Pergolesi Stabat Mater

Quality playing for Pappano’s Pergolesi

Author: 
Richard Lawrence
Pergolesi Stabat Mater

Pergolesi Stabat Mater

  • Nel chiuso centro
  • (Li) prodigi della divina grazia nella conversione di San Guglielmo Duca d'Aquitania, Sinfonia
  • Ritorno (Questo è il piano, questo è il rio)
  • Stabat mater

After the Verdi Requiem and the Rossini Stabat mater, Antonio Pappano and his Santa Cecilia Orchestra go back further in time, to the early 18th century. This is a bold move: the conductor and the orchestra are not associated with Baroque music; neither is Anna Netrebko, star of the Kirov Opera and now to be seen everywhere in Mozart and in bel canto. So do these performances hark back to the unstylishly heavy playing on recordings emanating from Italy in the 1950s and ’60s? Emphatically not: led – and, according to Pappano, coached – by Alessandro Moccio, the leader of Philippe Herreweghe’s Orchestre des Champs-Elysées, the orchestra phrases sensitively, letting in plenty of air.

Nel chiuso centro is a cantata on a familiar subject: Orpheus lamenting the death of Eurydice. The opening accompanied recitative, which sets the scene, is followed by two arias separated by another recitative, secco this time. The cheerful imitative ritornello of the first aria soon turns chromatic, a feature developed in the minor-key middle section. Netrebko finds real depth in this deceptively simple music. Questo è il piano is cast differently, two arias enclosing one secco and one accompanied recitative. Here the singer’s woes are caused by unjustified suspicion on the part of his beloved. Supported by the springy rhythmic verve of the strings, Marianna Pizzolato applies her expressive powers so well to yet another shepherd/nymph gripe as to make us actually feel sympathetic.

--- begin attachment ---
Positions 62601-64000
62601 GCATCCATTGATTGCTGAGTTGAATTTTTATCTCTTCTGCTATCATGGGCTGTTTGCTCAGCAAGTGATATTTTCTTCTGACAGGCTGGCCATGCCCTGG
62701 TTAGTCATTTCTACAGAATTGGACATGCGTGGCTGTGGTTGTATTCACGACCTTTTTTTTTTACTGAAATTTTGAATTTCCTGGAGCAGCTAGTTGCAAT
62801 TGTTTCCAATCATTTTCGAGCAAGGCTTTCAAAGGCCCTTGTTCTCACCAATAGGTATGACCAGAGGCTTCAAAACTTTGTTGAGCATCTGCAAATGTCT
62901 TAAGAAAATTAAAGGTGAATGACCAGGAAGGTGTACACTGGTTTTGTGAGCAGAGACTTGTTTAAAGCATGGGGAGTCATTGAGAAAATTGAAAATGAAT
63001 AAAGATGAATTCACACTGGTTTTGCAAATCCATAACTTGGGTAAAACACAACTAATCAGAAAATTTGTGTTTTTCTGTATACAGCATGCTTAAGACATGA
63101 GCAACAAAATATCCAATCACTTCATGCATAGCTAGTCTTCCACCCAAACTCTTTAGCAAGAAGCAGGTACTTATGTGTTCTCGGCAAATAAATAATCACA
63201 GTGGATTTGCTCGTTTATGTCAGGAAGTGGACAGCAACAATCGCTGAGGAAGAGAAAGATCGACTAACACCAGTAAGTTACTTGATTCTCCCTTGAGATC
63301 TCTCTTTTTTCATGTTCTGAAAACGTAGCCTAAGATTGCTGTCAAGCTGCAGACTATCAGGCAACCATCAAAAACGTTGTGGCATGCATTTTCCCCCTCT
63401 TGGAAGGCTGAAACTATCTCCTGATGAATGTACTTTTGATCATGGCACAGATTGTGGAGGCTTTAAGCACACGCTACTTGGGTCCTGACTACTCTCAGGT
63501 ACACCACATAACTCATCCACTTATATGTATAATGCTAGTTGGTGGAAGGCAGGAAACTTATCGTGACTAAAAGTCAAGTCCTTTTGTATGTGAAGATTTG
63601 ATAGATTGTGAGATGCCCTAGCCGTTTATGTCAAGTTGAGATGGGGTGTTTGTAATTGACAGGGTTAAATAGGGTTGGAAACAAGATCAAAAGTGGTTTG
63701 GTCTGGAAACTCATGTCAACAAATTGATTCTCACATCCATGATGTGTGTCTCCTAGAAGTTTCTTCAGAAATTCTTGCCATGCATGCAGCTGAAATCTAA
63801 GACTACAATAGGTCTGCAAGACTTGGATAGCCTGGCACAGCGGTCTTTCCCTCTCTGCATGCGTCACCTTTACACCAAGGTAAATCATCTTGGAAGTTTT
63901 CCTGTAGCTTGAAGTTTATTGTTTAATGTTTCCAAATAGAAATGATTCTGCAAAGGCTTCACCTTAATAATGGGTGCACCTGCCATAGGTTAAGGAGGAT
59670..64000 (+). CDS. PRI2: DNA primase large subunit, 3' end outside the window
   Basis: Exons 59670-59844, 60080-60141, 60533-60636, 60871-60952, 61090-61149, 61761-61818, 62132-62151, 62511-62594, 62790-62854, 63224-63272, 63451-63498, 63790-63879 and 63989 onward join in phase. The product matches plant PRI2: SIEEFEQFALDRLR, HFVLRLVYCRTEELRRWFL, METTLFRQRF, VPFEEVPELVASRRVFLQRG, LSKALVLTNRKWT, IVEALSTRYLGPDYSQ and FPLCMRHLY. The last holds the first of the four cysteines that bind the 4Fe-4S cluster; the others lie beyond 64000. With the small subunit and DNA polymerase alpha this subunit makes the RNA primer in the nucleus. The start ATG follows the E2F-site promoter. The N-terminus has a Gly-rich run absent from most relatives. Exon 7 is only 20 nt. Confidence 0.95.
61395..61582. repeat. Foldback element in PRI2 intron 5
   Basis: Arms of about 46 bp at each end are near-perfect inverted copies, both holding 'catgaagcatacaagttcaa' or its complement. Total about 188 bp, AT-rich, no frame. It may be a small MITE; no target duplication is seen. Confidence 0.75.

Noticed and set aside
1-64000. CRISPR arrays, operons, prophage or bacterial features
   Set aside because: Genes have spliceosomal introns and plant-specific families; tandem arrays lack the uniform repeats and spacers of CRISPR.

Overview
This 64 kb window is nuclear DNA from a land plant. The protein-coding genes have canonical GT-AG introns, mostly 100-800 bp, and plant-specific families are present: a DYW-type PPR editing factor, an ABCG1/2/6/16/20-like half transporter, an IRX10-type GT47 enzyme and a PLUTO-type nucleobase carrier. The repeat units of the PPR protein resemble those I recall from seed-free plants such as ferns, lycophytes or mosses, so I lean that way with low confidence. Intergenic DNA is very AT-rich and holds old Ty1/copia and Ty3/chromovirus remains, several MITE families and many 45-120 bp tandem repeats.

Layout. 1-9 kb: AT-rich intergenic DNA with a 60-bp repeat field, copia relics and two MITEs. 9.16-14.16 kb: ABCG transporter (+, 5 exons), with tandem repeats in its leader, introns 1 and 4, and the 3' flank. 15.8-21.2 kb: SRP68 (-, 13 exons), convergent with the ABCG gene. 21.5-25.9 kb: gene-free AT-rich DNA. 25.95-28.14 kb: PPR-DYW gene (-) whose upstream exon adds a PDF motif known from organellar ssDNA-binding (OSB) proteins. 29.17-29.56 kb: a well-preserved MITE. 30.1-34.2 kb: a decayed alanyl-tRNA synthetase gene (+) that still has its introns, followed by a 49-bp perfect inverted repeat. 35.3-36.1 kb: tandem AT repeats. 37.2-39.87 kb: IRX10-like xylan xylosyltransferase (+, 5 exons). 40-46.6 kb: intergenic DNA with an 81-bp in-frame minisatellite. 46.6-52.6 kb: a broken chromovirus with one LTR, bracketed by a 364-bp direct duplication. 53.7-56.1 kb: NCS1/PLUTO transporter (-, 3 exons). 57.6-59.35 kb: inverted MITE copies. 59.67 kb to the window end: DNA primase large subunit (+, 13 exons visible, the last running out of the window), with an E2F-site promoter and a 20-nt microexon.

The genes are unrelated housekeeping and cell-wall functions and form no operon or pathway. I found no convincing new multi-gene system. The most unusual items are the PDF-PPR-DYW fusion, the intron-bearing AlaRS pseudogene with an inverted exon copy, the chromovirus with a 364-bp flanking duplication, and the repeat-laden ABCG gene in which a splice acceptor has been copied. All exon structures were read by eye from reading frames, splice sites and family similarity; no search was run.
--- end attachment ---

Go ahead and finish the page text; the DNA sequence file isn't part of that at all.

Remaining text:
As last year marked the tercentenary of Pergolesi’s birth, recordings of the Stabat mater – the composer’s most celebrated sacred work – have been coming thick and fast. On Channel Classics (9/10) Elin Manahan Thomas is partnered by countertenor Robin Blaze; on Harmonia Mundi (1/11) the soloists are Anna Prohaska and Bernarda Fink. Both performances are excellent, and either will give much pleasure. But I would urge you to investigate this new one: the singers blend perfectly, and time and again the attention is caught by the quality of the playing. It is a most distinguished issue.

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